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    Great Falls now a major center of biodiesel development

    By David Murray, Great Falls Tribune,


    Montana farmers are well acquainted with oilseed production. Crops like canola, flaxseed and safflower are widely grown across the state, harvested and processed to produce cooking oils for human consumption. However, a different oilseed crop, camelina, is making new inroads into Montana agriculture - not as a food crop, but as a source of renewable diesel fuel.

    On June 23, Sustainable Oils, a global leader in the development of camelina varieties for biodiesel production, held the grand opening of its North American headquarters in Great Falls. The new facility firmly establishes northcentral Montana as a focal point of biodiesel development, and carries with it the opportunity for farmers to add a new crop to their rotation that’s both drought tolerant and compatible with wheat production.

    “Camelina is a crop that farmers can feel good about growing,” said Sustainable Oils President Mike Karst at last week’s grand opening. “It protects the soil while it's growing in their fields, but it also protects the air after it’s harvested and processed, creating benefits for the environment throughout its entire lifecycle.”

    “We at Sustainable Oils are proud to be opening our North American Headquarters here in Great Falls,” Karst added. “Montana is the perfect region for us to do our camelina operations, to educate growers in this beautiful facility on the benefits of our crop, and to develop the crop and establish it as the premier renewable diesel feedstock in North America.”

    “With the grand opening of Sustainable Oils today we’re welcoming a company that fits perfectly in our community profile; agriculture, science and opportunity. Sustainable Oils will be on the leading edge of research and marketing and breeding of a crop we can all get behind," said Great Falls Mayor Bob Kelly. "We’re proud to have you join our community. We look forward to creating relationships that go beyond the workplace.”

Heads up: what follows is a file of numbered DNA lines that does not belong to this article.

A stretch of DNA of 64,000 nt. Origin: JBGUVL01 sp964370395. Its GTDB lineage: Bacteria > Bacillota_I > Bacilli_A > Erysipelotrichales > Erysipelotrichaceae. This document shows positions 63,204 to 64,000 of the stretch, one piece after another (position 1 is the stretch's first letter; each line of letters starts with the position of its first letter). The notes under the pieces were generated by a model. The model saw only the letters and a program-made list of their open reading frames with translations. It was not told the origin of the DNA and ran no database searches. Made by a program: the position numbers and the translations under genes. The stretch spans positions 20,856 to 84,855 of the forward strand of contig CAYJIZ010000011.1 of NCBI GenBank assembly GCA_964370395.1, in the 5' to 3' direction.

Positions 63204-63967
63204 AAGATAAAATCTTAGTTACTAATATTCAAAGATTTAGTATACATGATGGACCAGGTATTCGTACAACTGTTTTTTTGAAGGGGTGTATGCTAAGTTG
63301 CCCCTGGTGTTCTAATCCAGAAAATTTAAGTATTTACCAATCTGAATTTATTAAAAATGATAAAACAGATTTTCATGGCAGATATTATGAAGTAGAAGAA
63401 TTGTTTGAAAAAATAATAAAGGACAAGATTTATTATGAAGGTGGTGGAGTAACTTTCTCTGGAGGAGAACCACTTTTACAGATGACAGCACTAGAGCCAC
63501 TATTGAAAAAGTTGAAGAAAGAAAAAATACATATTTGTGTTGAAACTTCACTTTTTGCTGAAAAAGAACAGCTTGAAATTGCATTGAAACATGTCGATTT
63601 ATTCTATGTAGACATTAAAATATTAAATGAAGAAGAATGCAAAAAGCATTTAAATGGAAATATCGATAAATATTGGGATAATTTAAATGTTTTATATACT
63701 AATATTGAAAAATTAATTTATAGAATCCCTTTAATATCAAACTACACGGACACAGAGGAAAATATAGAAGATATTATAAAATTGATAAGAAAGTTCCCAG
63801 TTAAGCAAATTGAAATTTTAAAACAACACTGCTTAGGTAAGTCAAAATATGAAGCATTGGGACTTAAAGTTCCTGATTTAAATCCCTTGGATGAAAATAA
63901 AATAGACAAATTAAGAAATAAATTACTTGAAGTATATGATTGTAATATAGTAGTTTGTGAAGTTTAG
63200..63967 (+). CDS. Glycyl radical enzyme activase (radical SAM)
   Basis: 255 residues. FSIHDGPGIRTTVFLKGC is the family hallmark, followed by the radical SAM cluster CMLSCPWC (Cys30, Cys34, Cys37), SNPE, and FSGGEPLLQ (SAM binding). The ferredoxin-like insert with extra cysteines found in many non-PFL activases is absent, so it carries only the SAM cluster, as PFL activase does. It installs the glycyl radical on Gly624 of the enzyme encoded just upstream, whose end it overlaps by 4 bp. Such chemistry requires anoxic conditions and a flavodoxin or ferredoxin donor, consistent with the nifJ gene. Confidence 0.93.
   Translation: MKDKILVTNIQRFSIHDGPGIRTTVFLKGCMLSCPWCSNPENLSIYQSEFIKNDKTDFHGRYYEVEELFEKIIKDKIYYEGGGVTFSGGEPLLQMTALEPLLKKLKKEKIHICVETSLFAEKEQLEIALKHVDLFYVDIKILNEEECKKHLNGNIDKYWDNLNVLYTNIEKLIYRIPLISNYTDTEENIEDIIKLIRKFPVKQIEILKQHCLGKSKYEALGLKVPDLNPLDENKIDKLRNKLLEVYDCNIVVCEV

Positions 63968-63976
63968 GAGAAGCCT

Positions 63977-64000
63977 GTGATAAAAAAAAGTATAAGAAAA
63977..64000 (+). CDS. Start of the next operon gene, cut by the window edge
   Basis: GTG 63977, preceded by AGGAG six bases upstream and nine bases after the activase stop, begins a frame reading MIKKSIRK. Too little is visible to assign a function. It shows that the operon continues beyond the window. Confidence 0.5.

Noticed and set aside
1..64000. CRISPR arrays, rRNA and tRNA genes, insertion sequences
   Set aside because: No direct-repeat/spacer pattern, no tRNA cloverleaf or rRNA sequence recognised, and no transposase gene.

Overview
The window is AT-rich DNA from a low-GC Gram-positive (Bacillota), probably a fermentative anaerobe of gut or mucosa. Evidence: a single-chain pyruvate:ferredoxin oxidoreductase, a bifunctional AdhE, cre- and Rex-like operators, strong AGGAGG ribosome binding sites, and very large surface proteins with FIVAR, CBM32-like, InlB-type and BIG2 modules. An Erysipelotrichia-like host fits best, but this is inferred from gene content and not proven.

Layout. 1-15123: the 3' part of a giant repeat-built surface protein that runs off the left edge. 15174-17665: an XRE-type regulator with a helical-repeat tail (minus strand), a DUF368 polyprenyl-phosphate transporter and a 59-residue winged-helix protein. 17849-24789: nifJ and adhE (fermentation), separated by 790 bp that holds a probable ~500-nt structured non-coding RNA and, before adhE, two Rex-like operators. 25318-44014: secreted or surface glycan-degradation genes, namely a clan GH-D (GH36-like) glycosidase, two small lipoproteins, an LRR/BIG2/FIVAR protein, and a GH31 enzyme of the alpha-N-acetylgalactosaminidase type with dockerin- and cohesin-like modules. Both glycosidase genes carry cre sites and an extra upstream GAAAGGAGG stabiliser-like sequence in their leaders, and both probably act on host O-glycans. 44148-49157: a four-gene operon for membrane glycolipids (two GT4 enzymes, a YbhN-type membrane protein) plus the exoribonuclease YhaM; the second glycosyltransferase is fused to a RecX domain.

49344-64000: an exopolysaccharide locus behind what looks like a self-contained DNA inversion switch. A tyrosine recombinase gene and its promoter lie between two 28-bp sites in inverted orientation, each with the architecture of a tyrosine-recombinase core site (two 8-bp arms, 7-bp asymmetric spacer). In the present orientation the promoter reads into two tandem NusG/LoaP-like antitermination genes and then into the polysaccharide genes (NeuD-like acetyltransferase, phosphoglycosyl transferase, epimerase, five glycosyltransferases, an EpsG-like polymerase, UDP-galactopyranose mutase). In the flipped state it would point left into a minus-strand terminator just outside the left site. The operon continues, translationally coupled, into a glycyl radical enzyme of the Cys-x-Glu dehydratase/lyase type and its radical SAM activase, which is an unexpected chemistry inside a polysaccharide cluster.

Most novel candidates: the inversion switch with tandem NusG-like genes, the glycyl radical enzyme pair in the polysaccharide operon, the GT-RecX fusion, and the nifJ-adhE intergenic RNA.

Camelina is a distant cousin of canola. The plant produces a tiny seed, roughly the size of a sesame seed, that contains between 30% and 40% oil. Sustainable Oils has been developing new varieties of camelina from in Great Falls for the past 15 years, with the initial intent of developing the crop for jet fuel production.

    Several years ago, the company was purchased by Global Clean Energy Holdings, a California-based renewable energy company with facilities in Spain, Mexico and Argentina. The research being done at Sustainable Oils now has a global reach, and its parent company, Global Clean Energy, is on the verge of opening a refinery in Bakersfield, Calif. capable of producing 210 million gallons of biodiesel annually.

    “We’re building this global breeding program, but it all starts right here in Great Falls, Montana,” Karst said.

    Global Clean Energy CEO Richard Palmer said the proprietary varieties of camelina developed in Montana are a perfect fit for Montana farmers because they require little water and can be grown on land that is typically left fallow.

    “Many people think that fallow land doesn’t cost farmers anything,” he said. “Well, anybody in farming knows that to keep land fallow, it costs you money. You don’t get a return on it. Some are paying land rent on it, some are just paying for the chemicals to chem-fallow or to take care of it. There’s not really an appreciation for the third or quarter of your land that’s fallowed every year.”

    “What we’re trying to do is bring some rural development in as an opportunity for the farmers and the communities that support them,” Palmer continued. “We’ve developed a crop that grows on fallow land and plots of land that are not being used. We’re not asking somebody to plant our crop instead of another crop. We’re saying plant our crop instead of no crop.”